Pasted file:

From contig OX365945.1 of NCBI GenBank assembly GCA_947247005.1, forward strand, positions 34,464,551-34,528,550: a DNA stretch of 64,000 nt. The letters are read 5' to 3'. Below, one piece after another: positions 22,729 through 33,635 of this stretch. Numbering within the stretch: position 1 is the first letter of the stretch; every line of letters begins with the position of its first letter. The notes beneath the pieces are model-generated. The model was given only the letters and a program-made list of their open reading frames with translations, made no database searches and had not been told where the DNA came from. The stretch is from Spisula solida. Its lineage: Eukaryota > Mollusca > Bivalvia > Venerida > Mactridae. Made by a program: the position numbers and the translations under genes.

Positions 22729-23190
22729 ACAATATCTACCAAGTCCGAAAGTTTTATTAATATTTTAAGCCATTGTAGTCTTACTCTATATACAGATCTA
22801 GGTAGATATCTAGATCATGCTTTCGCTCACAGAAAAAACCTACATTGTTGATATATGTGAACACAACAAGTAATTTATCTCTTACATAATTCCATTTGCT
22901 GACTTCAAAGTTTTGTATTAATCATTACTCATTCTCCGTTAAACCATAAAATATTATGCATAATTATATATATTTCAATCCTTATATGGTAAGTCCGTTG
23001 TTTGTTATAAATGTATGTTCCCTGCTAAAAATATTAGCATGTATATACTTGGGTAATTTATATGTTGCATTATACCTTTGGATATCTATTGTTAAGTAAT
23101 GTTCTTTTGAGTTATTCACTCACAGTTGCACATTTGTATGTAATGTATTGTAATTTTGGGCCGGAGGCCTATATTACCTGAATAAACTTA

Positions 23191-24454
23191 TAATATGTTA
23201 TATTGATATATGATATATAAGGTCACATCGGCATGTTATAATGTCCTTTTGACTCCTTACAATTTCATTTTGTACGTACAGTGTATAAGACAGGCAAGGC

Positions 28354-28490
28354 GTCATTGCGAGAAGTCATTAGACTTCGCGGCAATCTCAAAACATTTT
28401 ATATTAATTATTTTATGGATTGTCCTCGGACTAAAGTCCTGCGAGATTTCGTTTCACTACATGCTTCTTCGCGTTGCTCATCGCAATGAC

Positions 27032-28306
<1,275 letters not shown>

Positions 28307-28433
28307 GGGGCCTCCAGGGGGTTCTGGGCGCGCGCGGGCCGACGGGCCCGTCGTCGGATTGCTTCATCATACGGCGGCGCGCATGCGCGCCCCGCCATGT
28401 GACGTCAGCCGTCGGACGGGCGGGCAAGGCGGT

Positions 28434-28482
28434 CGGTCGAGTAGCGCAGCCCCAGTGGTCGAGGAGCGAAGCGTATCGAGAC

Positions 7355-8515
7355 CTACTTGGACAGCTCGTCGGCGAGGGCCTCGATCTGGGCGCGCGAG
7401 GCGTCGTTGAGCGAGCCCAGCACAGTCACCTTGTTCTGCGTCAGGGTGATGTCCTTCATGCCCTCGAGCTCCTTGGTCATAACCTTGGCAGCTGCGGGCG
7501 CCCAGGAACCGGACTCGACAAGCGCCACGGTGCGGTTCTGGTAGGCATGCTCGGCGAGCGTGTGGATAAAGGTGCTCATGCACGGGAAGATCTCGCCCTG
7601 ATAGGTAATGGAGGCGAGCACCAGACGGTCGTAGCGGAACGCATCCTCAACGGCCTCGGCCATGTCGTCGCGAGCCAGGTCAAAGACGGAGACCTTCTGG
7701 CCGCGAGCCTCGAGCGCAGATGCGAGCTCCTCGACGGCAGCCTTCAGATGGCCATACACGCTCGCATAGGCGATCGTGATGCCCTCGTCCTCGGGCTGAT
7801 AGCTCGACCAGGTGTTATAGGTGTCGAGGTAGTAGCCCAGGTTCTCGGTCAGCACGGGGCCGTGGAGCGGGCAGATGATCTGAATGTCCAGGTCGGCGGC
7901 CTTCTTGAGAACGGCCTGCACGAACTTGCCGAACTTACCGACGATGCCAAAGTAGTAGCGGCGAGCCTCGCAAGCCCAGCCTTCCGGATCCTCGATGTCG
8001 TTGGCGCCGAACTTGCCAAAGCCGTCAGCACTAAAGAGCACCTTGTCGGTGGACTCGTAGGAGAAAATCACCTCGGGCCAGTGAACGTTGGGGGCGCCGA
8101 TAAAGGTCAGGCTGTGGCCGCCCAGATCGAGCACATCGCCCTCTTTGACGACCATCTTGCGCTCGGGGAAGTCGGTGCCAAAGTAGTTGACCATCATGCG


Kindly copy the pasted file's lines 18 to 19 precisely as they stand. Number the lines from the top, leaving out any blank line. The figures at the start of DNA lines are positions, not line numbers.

28401 GACGTCAGCCGTCGGACGGGCGGGCAAGGCGGT

Positions 28434-28482